by Irina Dumitrascu on 30 December 2015 - 02:12
by hexe on 30 December 2015 - 07:12
If that goes well, the best way to introduce the dogs to one another is on neutral territory, so neither feels the need to defend turf or toys. You and the other dog's present owner meet up someplace where you can walk the dogs alongside one another without crowding each other. After you've walked awhile, if there's been no negative nonsense between them, stop walking and let them interact a bit...and then end the session before either dog gets over-stimulated and wound up.
Do that once or twice, if possible, before having the present owner bring the new dog to your home, and when that happens, have the dogs on leash again at first, and if possible have them meet in the yard first. From there, see how they progress, and when you're comfortable, let both dogs off-lead to do some directly-supervised touring of the yard and/or playing together. When you've tired them out a bit, bring them both into the house--put up all of the 'high value objects', i.e. toys, bones, balls, biscuits or other food that could trigger resource-competition before the other dog and it's current owner arrive at your place--and again, let them make the tour of the home under your direct supervision. Proceed from there as seems best to you and the present owner of the other female.
by yogidog on 30 December 2015 - 08:12
by joanro on 30 December 2015 - 14:12
"How can I keep them from fighting? "
Easy... keep them separated.
The problem with 'seeing' how they will get along is when they don't get along at introduction, what then? How are you going to separate two big rottie bitches, one of whom doesn't know you from Adam's off ox.
Even if they don't fight on introduction, doesn't mean they won't try to kill each other another day...that's what female dogs do, fight to eliminate the opponent....it's not a Disney world scenario.
by yogidog on 30 December 2015 - 14:12
by joanro on 30 December 2015 - 14:12
Yogi, in your other post you said; 'my advice separate pens out a different times if you can do that get a male.'
Didn't you mean to say '...if you CAN'T do that get a male.'
by yogidog on 30 December 2015 - 15:12
by sagey on 30 December 2015 - 23:12
by hexe on 31 December 2015 - 01:12
She asked how to introduce the two females, I told her how to introduce them in the safest way possible. I didn't tell her to just bring the new bitch home and pair the dogs up--which is why the first introduction must be in a neutral place, with no other dogs around, and with the other dog's present owner handling their bitch...it is reasonable to expect that the other person is familiar with their own dog, after all. If it goes badly right off, there's no hope for it--I didn't think that needed to be said.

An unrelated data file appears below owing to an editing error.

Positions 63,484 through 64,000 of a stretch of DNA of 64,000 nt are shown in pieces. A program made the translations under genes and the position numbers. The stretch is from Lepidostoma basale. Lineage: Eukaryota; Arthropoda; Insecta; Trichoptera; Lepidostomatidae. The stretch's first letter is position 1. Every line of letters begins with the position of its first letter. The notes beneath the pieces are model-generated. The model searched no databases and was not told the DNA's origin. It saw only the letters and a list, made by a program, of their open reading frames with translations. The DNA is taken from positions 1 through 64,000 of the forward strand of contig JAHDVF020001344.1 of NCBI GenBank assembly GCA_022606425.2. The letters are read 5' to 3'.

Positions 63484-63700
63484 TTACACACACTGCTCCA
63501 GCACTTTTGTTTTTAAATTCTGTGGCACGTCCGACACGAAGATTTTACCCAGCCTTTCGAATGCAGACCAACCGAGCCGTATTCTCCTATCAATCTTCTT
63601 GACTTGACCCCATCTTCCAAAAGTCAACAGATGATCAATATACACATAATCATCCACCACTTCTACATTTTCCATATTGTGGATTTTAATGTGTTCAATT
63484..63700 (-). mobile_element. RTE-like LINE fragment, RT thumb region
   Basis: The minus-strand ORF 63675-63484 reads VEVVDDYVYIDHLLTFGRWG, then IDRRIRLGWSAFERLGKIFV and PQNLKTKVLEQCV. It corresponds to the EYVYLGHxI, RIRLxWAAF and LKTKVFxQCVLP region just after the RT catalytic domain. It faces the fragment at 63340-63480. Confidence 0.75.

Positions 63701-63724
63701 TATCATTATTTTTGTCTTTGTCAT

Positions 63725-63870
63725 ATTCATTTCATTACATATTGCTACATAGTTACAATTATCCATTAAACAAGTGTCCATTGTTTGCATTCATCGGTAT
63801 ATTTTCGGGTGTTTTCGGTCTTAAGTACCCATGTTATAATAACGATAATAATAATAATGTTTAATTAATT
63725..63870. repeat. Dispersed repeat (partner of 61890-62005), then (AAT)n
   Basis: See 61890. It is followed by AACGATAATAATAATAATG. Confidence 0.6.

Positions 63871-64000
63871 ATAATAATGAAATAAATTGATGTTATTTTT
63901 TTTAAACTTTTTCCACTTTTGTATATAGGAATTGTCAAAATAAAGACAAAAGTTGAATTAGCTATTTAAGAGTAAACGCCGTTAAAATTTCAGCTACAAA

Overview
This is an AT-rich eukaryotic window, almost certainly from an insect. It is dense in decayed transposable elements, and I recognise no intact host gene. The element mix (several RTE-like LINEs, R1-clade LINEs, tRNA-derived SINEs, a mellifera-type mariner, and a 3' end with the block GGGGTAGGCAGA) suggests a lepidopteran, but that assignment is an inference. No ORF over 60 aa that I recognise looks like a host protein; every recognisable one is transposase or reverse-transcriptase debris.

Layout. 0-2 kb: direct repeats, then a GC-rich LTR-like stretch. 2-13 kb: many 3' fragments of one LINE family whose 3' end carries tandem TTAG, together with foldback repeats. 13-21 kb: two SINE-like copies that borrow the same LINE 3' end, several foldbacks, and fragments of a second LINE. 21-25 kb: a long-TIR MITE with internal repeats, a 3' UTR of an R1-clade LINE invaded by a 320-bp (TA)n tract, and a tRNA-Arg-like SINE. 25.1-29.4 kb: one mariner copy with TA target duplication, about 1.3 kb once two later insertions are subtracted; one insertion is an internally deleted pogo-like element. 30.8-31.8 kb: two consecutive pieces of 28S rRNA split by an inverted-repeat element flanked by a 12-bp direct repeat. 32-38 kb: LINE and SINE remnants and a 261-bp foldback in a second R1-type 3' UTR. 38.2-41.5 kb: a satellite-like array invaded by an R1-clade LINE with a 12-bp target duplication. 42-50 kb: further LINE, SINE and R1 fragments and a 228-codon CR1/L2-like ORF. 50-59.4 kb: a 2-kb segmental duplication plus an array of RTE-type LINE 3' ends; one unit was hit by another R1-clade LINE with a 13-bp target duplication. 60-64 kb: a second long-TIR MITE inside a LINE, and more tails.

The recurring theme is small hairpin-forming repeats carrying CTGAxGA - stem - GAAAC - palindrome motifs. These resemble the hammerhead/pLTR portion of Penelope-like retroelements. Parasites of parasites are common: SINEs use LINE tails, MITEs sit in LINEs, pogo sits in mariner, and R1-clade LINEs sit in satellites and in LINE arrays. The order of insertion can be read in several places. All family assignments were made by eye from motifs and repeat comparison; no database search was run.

And while I'll be the first to admit that there's nothing worse than a bitch fight, I also know that it IS possible to keep two [or more] females together without having fighting, if they are the right two females, and the owner is the right owner to do it. I did so when I had a pack of 20 sled dogs, and I've done so from 1994 until 2011, when my last senior bitch passed away and left my younger bitch behind. I had trouble between females twice, in all that time--with the sled dogs, had one mother who wanted to kill her daughter after the latter matured and entered her first heat [though they could run in harness alongside one another with no difficulty--just couldn't stake them or kennel them together], so I kept them well-separated; and with the GSDs, when one of the 3 females I had, a rescue who was never a very stable dog to begin with, but had been manageable since arriving 3 yrs earlier, broke down entirely after an 800 mile relocation which included the loss of the person one of the others had chosen as 'theirs'.
Are these two Rotties the right females to have it work out, and is this the right owner to be able to do this? I have no idea--and neither does anyone else here, since none of us know the dogs or the people involved. I'm not a big fan of any dog having to live as a full-time kennel dog, however--even my sled dogs had their time as house dogs--but it does take a lot of work and commitment to do it, and it's not for the faint of heart.
All that said, we always have to remember these are dogs, and they do dog-things for dog-reasons that we don't always understand and can't always anticipate...and they aren't static creatures, either--dogs that get along today may try to kill one another a year from now. The rescued male I now have was fine with my friend's dogs coming to stay for a week while she was out of town the first year he was with me, yet a year later he decided he won't tolerate any other dogs visiting for more than a day--after that, he'll try to take them out, and at 100# he could do it, since the friend's dogs are only 20# terriers.
But I'll stand by my advice on how best to introduce two adult dogs in the safest way possible, if it is going to be done regardless of the wisdom of doing so. What happens after one gets past introductions can fill books...there's already plenty of them on the market.
by Sunsilver on 31 December 2015 - 04:12
If you want to be absolutely safe, muzzles would be a good idea. I still regret not using a muzzle in the above situation!